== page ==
1. re: Arthur

                      I figured I would share the news -

              2. I like Jeff's a lot. I read in the article that they had a special pastrami that they only serve at special times. We have tried the regular pastrami, but it still wasn't like a good non-kosher one. Has anyone tried it?

                4 Replies
                1. re: paprkutr

                  They had it as a special maybe 3-4 weeks ago. I signed up for twitter just so I can be updated when they have it again. As I was eating it I called my brother and told him I was eating the second best kosher sandwich I'd ever had.
                  I don't particularly like the regular pastrami from them, I prefer the pastrami at Pico Kosher Deli down the block, but it's not close to the "sign-up-for-twitter-good" standard set by the Jeff's speciall.

                  -----
                  Pico Kosher Deli
                  8826 W Pico Blvd, Los Angeles, CA 90035

                    1. re: Thi N.

                      I agree with Thi I had the old fashioned yesterday and I told my friend at least ten times "best f'ing pastrami ever!"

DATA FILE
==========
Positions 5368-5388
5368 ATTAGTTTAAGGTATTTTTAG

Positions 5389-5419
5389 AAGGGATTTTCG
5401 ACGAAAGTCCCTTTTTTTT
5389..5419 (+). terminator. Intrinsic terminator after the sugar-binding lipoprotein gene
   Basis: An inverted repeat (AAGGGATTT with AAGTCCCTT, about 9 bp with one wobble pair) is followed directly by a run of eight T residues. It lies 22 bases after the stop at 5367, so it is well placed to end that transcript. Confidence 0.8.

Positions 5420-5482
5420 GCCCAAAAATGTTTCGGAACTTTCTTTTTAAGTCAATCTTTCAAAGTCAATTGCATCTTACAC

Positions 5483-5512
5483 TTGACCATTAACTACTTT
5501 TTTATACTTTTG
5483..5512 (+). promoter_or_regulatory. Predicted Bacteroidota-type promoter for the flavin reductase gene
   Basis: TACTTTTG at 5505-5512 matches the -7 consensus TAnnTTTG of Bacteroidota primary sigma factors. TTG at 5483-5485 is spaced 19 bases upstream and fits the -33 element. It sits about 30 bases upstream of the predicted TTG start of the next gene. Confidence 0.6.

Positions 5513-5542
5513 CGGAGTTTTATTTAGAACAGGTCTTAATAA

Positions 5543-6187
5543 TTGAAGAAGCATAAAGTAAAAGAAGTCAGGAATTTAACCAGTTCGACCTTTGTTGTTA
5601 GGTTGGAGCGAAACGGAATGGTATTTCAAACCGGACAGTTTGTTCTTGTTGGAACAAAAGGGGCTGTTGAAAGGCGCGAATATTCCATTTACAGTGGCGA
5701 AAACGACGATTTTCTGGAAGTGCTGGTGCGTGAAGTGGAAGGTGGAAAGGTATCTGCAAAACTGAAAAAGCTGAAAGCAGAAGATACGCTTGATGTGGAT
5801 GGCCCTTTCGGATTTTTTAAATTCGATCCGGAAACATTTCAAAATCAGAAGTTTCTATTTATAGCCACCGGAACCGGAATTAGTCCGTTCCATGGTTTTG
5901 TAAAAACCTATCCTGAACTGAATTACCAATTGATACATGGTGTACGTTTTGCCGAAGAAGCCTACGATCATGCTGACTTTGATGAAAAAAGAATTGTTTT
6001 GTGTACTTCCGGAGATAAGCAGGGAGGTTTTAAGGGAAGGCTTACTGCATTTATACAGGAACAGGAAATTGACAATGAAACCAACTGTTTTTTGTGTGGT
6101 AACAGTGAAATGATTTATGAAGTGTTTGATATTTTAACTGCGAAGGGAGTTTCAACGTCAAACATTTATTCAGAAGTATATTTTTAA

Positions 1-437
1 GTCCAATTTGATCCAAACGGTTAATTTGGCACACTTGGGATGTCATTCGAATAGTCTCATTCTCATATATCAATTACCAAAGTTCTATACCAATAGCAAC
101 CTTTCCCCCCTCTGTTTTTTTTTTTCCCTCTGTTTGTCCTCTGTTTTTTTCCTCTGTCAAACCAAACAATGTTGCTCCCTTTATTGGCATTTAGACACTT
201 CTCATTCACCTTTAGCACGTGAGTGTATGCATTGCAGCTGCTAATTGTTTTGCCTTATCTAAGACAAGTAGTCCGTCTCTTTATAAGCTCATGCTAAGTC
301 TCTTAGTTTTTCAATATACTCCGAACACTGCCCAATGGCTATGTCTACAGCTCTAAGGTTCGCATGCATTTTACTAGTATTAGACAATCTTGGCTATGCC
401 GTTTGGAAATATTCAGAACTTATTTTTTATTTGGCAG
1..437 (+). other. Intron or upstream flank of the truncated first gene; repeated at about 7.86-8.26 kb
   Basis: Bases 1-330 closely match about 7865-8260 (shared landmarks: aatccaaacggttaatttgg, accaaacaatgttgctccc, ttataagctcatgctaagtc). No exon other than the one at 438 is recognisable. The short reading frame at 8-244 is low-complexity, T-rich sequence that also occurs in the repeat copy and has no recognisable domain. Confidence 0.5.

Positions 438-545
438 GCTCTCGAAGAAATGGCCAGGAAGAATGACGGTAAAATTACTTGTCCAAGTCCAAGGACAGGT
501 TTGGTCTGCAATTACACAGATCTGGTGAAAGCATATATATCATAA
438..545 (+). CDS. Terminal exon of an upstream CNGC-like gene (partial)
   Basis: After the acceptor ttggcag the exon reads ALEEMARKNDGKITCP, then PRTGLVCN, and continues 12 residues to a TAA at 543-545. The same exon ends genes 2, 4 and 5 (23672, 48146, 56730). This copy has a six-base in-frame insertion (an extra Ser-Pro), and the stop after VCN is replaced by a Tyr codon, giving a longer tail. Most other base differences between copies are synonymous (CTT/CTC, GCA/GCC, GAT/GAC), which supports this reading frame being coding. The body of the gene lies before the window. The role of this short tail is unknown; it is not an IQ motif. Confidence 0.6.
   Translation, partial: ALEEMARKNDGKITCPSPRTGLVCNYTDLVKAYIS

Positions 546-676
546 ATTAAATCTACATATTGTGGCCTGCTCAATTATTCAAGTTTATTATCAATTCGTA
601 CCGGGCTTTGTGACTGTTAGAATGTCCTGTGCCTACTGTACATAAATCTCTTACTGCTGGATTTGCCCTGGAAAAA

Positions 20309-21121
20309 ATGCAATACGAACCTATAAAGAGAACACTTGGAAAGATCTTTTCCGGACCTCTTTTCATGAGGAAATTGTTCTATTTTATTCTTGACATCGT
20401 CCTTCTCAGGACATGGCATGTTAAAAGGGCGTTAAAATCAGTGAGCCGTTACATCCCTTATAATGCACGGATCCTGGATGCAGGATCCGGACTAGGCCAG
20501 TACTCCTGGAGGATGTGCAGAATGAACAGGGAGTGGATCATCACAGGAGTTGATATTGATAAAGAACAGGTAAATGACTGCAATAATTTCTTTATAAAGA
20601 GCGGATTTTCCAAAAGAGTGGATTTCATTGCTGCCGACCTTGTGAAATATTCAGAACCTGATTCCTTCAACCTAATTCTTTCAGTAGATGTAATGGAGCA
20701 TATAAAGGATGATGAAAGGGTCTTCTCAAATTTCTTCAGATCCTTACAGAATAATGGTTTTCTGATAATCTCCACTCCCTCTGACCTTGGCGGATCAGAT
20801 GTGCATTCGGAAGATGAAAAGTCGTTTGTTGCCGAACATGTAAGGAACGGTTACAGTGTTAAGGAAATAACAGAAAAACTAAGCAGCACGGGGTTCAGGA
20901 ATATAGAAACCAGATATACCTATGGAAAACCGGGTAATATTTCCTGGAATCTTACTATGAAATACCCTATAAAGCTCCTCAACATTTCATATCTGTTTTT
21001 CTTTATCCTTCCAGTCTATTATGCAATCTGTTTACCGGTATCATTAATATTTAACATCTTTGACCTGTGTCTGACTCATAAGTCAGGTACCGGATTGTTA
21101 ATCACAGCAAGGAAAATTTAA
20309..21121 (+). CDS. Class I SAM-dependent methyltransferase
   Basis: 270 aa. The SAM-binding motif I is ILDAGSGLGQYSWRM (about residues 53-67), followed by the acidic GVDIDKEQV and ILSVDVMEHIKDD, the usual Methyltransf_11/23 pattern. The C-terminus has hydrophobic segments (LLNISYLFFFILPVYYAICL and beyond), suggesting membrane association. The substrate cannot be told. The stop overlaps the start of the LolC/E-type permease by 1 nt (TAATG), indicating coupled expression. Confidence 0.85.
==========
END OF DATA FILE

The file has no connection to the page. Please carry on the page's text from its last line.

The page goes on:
1. re: Thi N.

                        Schwarma / falafel from Max's just outside D.C. Check the D.C. board for more info. Best middle eastern I've had period, kosher or non-kosher. In any case, both Max's and the Jeff's force a level of awareness where I think to myself while in the act of eating that "this is a special experience". Wrapped between some bread is the same kind of zen moment generally reserved for things like watching an all-time great athlete in their prime or interacting with an Einstein-like mind. Your appreciation for the moment requires no hindsight nor effort, simply existence because it comes to you. There just are no words better to describe the moment than "a special experience".